Summer Update- May and June 2009

 Unfortunately, summer is now officially over. I've finally got a moment of free time to update the blog and give everyone an update. This summer was extremely eventful. Here's a rundown of what happened...

May, 2009- The Met season ended with 3 full performances of the entire Ring Cycle. Playing Gotterdammerung on the final night of the season was truly a career highlight. As some of you may know, during opera, the official bow for the orchestra takes places before the beginning of the final act. On this particular night, the ovation for the orchestra was particularly exuberant. In fact, the applause endured so long that the house lights were raised. The audience, from orchestra level all the way up to those in the nosebleeds, gave the MET Orchestra a standing ovation that seemed to be almost endless. The MET Orchestra is world renowned for it's ability, but in the opera house the glorious sounds of the ensemble are often times overshadowed by great vocal soloists and breathtaking set designs and costumes. It was really a pleasure to see our ensemble getting some well deserved spotlight and recognition. One other note about this... By the end of a grueling season at the MET, musicians often times forget just how fortunate we are to be in the business that we are in. We get into our daily grind of rehearsals, concerts, more rehearsals, more concerts, etc. We work very hard and after 40 consecutive weeks, people are tired! Moments like this one remind you that you are in fact living a dream. What a fantastic place to work!

After the season ended, the MET Orchestra Brass recorded a CD. This recording features almost every member of the MET Brass and includes arrangements of many opera favorites. If you are interested, check out You can buy the CD there. I've had a chance to listen to it, and I must say that it is very good. There is a lot of great playing on the disc and there definitely aren't any other brass CDs out there that are quite like this one.

Following the brass recording, the MET Orchestra concluded it's concert season with a performance of Petrouchka at Carnegie Hall. This was a great concert. Kudos to my colleagues Billy Hunter and Anthony McGill (principal trumpet and clarinet) who did a truly spectacular job.

May ended with a trip to Austin. After all of these years playing the trombone, I finally performed the Henri Tomasi Concerto for the first time. The Cedar Park Winds of Austin, TX were kind of enough to stand behind me as I performed this piece. We had a wonderful turnout. I would guess there were at least a few hundred people in attendance. The thing I enjoyed the most were how many young student musicians and their parents attended the concerts. This is always exciting. I love an enthusiastic audience full of people who are looking to be inspired and are excited about music. Texas is truly a special place when it comes to music education, and I am always thrilled to have an opportunity to play a part in the musical enrichment of the communities there. I think the Tomasi is a great piece, and I'm thankful for having had the opportunity to play it with an ensemble. I've actually recorded it for my upcoming solo CD. Trombonists rarely have solo opportunities with an ensemble. I am truly blessed to have done this a few times already. It's always a great challenge and a great deal of fun.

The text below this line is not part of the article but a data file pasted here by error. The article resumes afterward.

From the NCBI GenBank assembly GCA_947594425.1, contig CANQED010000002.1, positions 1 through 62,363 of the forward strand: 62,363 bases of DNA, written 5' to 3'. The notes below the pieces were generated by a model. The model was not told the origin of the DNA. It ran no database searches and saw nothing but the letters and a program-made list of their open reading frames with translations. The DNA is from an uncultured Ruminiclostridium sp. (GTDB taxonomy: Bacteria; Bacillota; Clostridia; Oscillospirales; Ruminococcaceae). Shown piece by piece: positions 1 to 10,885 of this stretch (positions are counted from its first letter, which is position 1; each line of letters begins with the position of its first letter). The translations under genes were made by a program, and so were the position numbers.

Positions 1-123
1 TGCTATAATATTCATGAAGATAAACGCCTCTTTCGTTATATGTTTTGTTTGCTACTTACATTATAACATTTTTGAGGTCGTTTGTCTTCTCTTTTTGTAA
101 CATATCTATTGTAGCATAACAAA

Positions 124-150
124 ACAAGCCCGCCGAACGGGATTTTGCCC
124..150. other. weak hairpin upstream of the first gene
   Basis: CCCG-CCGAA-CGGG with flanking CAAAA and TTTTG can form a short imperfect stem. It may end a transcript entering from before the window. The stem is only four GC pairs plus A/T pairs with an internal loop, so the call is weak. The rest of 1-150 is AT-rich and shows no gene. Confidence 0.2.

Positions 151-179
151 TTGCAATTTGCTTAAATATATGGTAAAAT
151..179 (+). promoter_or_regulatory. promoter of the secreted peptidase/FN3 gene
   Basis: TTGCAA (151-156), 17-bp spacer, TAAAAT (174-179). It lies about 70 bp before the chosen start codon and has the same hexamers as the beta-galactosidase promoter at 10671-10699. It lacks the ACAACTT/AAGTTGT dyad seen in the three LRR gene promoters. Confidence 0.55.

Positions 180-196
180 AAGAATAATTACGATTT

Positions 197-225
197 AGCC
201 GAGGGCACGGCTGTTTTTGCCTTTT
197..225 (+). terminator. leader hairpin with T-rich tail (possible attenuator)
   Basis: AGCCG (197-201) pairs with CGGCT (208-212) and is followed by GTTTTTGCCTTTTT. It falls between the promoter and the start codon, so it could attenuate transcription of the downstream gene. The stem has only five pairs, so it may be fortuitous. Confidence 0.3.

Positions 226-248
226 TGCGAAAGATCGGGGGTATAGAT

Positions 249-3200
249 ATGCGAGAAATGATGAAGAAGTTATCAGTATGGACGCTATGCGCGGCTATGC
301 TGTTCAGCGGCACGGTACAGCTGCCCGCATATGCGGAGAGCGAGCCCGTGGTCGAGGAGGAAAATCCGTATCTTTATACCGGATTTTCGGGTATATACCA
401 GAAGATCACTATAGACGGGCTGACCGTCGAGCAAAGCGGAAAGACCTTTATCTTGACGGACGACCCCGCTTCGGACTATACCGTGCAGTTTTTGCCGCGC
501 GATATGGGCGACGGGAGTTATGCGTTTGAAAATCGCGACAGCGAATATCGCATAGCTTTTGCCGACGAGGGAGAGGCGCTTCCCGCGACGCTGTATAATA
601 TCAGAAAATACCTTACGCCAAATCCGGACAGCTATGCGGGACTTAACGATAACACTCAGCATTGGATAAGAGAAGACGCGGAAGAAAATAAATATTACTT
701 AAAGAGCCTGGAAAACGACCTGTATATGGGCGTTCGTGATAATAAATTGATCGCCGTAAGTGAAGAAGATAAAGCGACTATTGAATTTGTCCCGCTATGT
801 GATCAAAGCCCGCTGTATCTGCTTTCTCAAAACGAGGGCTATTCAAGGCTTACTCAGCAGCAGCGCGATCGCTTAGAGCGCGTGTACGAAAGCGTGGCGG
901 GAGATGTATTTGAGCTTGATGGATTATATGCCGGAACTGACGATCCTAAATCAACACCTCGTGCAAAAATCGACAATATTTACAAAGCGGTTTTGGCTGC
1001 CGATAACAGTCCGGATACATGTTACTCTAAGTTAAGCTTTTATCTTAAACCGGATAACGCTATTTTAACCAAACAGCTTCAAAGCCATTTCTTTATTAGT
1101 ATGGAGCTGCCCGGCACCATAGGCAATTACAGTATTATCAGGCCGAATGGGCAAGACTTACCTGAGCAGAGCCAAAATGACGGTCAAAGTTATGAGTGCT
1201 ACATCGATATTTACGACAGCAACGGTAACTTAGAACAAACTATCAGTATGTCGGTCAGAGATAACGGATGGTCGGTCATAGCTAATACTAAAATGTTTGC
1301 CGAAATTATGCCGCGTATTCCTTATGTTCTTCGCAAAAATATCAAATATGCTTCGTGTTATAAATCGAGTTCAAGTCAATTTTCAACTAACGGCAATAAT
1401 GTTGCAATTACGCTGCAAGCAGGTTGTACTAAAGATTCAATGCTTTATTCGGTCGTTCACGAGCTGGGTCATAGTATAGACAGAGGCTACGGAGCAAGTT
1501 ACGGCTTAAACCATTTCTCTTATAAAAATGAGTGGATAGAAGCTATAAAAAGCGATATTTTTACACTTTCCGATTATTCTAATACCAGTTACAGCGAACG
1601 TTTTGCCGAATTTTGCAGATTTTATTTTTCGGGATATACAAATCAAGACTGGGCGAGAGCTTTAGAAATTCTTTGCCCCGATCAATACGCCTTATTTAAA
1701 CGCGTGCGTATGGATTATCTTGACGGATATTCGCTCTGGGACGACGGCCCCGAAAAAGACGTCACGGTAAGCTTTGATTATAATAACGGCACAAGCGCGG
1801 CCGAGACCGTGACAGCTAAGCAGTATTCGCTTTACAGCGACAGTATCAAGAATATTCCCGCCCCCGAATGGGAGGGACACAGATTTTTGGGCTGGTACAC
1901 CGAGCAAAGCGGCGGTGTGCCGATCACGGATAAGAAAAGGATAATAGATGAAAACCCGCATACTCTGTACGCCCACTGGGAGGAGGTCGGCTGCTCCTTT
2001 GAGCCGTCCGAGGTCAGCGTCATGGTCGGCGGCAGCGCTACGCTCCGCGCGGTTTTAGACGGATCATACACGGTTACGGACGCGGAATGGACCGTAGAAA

June, 2009- I had the privilege of playing the Berlioz Requiem with the Philadelphia Orchestra and Charles Dutoit. Playing with the Philadelphia Orchestra is always a great honor. Having studied at Curtis for 3 years and attending Philadelphia Orchestra concerts EVERY week during my time there (I think I missed 3 weeks in 3 years!), the Philadelphia Orchestra has secured a special place in my heart. I feel like I truly learned to make music at the highest level in Philadelphia, and to this day, I still feel right at home whenever I'm in Philly! This trip was particularly fun because the Berlioz requires so many extra players, and that week we had a rundown of some great ones! Nitzan Haroz, Eric Carlson, Matt Vaughn, Blair Bollinger, Chris Dudley, Steve Rosse, Carol Janstch, Dave Zerkel.... you get the idea. That's a lot of great brass playing in one room! I'll post a picture of the brass section in the photo gallery. Blair Bollinger was the other trombonist in my antiphonal choir. Every time he took a breath I wanted to hit him and say, "Hey man, leave some air for the rest of us!". Standing next to this guy is a lesson in breathing. Incredible control, incredible sound and a pretty nice guy on top of all that. I'm looking forward to the next chance I get to play with these guys. Good times!

I will continue with the rest of the summer in another update.

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